Bugs are weird, creepy and fascinating, like an alien lifeform except for the part where they easily outnumber mammals, fish and lizards so technically they’re the normal ones. The first instinct on seeing a particularly strange insect is to smush it, and even the familiar ones get that reaction. Just because I’m familiar with ticks doesn’t mean I don’t reach for the tick-squishing pliers the second I find one on my leg. UltraBugs is a shooter about blasting insects into gooey green blobs, but the problem is that every one you kill just makes survival that much harder. That first bug on the screen is happy to sit there unmoving, minding its own business, and blasting it starts a chain reaction that will end in your death.
UltraBugs is a game about getting yourself into trouble. If you want to live forever all you need to do is nothing, but seeing as you’ve got heavily-armed spaceship, the journey of peace isn’t a particularly interesting option. The green goo that’s the remains of the first bug spawns more bugs, but unlike their predecessor these are likely to start shooting back. The more you shoot the more bugs there are to kill, eventually filling every nook and cranny of the screen with an insect horde. One of the focuses in UltraBugs is reversing the usual cause/effect cycle, where the player responds to the action on screen, and instead have the action respond to the player. Even if you don’t realize it at first everything you respond to is directly caused by your earlier actions.
As the action heats up you’ve got a few things working in your favor. Despite how they look the bugs are harmless to fly over, with the only real danger coming from their bullets, but that’s more than problematic enough and only gets worse when the giant boss-bugs start spawning. The standard bugs go down in single hit but the large ones are significantly tougher, and when you’ve got two or three of them on screen at once throwing out multiple patterns of firepower it doesn’t take long for a run to come to an end. There are tactics to handle this, such as destroying the purple bomb-bugs so that the blast cancels any bullets caught in its range, but even with a little help from the field of insects, a single run doesn’t tend to last more than a minute or two. In my hands-on time at PAX East I was happy to clear 800 points and somewhat in awe of the posted high scores over 1,000.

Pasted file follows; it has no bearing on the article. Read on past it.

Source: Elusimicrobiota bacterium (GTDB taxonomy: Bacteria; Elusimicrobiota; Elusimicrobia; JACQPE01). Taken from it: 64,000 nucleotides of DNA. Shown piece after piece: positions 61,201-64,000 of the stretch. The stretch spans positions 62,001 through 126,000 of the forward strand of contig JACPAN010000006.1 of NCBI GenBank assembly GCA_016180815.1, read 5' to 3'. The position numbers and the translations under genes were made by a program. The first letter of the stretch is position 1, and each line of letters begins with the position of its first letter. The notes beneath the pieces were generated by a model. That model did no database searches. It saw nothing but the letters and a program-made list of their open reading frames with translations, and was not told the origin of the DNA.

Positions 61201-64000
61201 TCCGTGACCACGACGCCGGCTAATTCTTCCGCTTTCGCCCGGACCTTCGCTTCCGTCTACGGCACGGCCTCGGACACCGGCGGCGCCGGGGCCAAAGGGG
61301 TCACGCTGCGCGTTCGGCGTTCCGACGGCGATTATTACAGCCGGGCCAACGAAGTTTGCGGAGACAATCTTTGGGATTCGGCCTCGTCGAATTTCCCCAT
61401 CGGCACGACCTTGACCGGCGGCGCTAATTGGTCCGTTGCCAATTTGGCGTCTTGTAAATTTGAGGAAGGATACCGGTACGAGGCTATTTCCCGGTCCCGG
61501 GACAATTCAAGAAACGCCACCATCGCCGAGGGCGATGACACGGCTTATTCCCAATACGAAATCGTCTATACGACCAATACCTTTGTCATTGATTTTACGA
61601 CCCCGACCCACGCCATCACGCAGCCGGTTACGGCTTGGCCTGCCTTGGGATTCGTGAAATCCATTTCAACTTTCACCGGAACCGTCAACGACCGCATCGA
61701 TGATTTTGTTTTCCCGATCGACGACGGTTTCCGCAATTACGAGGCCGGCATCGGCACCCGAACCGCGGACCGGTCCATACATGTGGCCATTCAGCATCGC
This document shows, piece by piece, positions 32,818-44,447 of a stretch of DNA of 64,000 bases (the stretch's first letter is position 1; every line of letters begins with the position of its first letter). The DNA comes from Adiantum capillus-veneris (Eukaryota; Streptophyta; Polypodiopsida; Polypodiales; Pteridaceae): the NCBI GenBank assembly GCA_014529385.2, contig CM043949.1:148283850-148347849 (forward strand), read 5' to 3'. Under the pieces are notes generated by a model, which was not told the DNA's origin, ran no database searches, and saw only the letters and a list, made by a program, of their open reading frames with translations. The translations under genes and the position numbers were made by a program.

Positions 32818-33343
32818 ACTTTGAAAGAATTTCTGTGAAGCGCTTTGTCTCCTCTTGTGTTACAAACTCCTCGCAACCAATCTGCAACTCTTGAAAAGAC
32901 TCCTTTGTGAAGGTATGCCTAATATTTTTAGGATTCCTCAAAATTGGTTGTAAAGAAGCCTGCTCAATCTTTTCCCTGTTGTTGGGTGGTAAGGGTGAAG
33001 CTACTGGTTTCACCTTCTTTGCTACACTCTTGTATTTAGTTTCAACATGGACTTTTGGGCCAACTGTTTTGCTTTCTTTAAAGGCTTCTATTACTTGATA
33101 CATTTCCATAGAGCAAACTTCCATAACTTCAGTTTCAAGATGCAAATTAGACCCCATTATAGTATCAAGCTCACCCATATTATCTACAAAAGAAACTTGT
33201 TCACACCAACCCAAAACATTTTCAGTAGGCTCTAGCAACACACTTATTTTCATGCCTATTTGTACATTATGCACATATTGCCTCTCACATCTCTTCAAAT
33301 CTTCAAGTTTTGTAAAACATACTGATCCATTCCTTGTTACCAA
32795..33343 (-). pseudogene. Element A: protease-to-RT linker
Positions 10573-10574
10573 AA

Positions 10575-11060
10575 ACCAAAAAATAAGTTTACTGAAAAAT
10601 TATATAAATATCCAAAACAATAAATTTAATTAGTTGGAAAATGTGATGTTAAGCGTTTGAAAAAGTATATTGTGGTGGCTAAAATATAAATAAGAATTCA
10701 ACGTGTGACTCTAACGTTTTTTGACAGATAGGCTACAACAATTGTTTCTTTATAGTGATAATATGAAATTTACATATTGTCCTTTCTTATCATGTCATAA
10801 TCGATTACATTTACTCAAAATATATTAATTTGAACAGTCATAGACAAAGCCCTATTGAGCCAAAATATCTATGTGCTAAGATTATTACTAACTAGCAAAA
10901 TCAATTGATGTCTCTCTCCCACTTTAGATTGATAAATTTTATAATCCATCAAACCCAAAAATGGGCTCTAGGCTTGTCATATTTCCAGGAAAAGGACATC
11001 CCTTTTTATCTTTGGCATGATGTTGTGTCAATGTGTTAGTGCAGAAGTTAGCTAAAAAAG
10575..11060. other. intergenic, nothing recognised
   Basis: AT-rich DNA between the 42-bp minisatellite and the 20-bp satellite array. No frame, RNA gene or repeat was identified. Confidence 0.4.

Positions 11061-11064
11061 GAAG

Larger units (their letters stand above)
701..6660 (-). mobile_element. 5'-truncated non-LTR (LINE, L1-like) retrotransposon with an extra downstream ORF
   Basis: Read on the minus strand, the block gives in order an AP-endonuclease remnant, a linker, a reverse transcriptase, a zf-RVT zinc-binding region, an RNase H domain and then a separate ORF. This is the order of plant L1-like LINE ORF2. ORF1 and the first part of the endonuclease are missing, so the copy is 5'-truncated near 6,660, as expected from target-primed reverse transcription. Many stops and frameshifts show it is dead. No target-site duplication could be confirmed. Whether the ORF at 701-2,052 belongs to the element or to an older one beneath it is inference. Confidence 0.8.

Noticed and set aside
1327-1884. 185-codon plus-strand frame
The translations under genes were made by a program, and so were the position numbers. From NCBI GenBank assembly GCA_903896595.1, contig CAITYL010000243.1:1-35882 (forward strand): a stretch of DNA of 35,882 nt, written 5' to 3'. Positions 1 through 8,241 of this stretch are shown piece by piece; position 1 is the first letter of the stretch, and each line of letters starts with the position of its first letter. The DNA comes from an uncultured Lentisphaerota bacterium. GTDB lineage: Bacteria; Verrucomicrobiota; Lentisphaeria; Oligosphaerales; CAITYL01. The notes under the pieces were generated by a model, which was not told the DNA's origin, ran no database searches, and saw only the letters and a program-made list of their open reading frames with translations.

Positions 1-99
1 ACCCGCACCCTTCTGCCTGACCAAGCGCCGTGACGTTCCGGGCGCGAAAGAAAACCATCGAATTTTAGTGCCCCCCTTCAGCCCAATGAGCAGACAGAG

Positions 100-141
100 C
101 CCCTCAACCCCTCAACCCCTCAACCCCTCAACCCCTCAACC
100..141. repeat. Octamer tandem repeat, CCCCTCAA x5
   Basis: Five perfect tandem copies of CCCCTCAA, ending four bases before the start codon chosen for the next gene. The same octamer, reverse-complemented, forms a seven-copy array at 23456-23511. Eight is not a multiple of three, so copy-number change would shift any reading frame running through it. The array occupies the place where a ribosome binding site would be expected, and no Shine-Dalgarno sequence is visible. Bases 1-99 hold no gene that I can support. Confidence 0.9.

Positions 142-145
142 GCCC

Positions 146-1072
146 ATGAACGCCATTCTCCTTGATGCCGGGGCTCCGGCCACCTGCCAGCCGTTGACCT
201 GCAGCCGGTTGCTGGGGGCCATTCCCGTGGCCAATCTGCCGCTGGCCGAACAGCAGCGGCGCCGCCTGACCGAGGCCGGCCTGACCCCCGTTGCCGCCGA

If this doesn’t sound like quite the epic scope of Vlambeer’s last game, Nuclear Throne, there’s a reason for this. Vlambeer made its name doing quick arcade games such as Luftrausers and Super Crate Box, and after the multi-year development cycle of Nuclear Thrown, it was time to get back to where the studio’s heart lies. UltraBugs will be the first of as many small but intense arcade-style games as Vlambeer can manage to produce, and based on the developer’s record it seems the only defining theme will be incredible playability across a library of unique titles.